Working in software development with an agile method; programmers, project managers, and product owners work collaboratively to plan which features, bugs, and tasks will be integrated within a two week period, or however long we decide the spring should be. Typically this is met with ranges of success, but there’s always a retrospective of what the team can do differently alleviate any blockers and work more efficiently to meet their goals.
Reassessing and being transparent in my dieting habits would be crucial if I wanted to attain my goals. It was lunacy if I were to follow the same pattern of hitting the gym, eating shit, and expecting somehow to expect my body to change. I couldn’t outrun or lift my shitty diet. After this vacation, changes were needed.
While this was the hardest part in the determined effort to make a change, figuring out the macro-nutrient and calorie consumption may have been the most difficult. Luckily, I have a supporting wife as she does all the grocery shopping help with these changes.
There’s another step. Have an awesome supporting cast.
The plan was set in motion.
Tested Often and Early
In October, a friend of mine asked if I wanted to watch the Wisconsin vs. University of Michigan. Accepting, a few things crossed my mind that pertained my goals. We were heading to a mutual friend’s house where tailgating ensued with large quantities or beer and shots.
- Am I going to be able to keep sober? Past experience has told me no.
- What am I going to do about the food that is there? I did bring 2lbs of burger to be cooked up
- If I do let go, what happens to the rest of my goals?
Luckily, my friends appeared supportive, in their own manner. Obviously, I received crap because who doesn’t drink at a tailgate? Old habits would suggest for me drinking three beers, a light day for me, would turn into eight to ten beers.
After Michigan won a defensive battle of a football game, my friend and I waited for traffic clear Ann Arbor at our friend’s house. Still, I remained strong and I was given even more a reason to stay sober letting my friend take those Anheuser Busch horses by the reins. I drove us home once traffic cleared.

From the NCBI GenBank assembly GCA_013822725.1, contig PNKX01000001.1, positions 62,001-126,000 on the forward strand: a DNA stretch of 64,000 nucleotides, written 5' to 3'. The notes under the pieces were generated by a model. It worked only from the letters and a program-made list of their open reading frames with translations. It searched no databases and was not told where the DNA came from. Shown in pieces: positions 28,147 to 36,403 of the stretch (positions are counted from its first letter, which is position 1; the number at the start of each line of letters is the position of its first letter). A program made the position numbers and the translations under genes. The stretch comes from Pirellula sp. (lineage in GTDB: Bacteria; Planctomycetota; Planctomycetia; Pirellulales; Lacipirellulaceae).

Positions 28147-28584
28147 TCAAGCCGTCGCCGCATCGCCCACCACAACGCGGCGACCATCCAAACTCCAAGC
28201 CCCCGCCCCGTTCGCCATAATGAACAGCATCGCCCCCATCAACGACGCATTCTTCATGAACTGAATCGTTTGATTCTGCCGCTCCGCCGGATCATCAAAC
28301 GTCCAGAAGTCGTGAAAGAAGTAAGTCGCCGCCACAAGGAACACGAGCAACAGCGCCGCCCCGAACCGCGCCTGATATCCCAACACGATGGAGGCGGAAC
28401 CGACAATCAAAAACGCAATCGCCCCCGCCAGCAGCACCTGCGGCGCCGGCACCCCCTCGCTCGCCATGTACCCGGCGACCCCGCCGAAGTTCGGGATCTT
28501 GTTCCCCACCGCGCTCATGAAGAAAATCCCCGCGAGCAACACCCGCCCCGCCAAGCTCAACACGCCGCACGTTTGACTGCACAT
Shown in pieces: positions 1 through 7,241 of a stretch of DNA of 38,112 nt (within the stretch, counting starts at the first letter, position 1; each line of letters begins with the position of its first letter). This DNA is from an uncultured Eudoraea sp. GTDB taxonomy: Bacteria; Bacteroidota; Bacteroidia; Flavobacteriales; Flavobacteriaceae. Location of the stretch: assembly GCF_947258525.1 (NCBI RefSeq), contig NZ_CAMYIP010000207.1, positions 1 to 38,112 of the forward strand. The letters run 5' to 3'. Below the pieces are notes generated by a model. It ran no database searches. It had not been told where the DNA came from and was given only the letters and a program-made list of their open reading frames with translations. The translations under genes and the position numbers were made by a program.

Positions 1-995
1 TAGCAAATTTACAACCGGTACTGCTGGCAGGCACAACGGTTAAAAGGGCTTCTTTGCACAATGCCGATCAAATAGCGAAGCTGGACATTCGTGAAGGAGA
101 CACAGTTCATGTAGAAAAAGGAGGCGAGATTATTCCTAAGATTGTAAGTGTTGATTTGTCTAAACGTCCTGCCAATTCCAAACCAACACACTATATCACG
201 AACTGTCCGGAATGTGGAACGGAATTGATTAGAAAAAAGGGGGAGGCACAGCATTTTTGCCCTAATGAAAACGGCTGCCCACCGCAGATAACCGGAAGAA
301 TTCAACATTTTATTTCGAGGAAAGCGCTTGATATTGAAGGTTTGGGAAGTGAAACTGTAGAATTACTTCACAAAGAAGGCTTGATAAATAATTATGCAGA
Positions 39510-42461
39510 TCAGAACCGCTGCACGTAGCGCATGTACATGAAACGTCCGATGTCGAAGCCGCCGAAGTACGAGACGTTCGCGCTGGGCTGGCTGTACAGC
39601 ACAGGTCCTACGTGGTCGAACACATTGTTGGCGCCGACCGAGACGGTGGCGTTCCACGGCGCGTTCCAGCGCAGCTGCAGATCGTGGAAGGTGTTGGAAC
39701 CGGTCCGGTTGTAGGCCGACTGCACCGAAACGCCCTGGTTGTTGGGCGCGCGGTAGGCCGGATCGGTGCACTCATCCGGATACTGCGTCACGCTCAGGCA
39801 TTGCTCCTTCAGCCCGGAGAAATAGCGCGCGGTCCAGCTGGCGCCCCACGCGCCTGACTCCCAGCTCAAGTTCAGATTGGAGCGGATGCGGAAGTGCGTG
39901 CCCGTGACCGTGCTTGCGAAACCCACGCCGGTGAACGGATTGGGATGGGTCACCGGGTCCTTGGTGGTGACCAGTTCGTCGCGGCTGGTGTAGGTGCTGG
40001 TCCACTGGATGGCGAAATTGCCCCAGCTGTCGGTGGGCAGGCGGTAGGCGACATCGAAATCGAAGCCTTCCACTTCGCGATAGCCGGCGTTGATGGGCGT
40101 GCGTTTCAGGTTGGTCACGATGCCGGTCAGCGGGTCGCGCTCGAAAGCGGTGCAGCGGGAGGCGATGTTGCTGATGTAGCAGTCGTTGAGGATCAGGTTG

Six Weeks In – Round 1
Six weeks completed and I was finally on a week of rest. My hockey buddy was turning thirty and a number of people were headed on a charter bus to Joe Louis Arena, which for many of us Wings fan the last time.
I invited my dad to come along with us. I packed a small cooler with Bell’s Two Hearted Ale. Mind you, these beers are pretty high octane.
My old drinking habits caught up with me. I downed a few larger beers at the game. Six weeks of not drinking and changing my diet lowered my tolerance a bit. Normally this would be a Monday night snack of beers.
As we all piled back onto the bus in Detroit, around Lansing the heavy hopped beer beer started playing twisting knots in my stomach. My dad, next to me, had fallen asleep. I was holding a conversation with a couple of guys when the strong IPAs started making me nauseous.
Quickly, I reached down to my small cooler, unzipping it as fast as I could. I unleashed filling the cooler with a couple of extra beers floating around in it.
Saying yes to beer was saying no my goals.
When I got home, I threw away the cooler, walked up the stairs wobbly, and told my wife over and over how I was pathetic mostly because I can’t hold my liquor anymore.
I had my Sunday night talk with myself, and I felt not drinking for six weeks was easier than I initially thought. It was after those first six weeks of training, dieting, and rituals I felt I was finally headed in the right direction.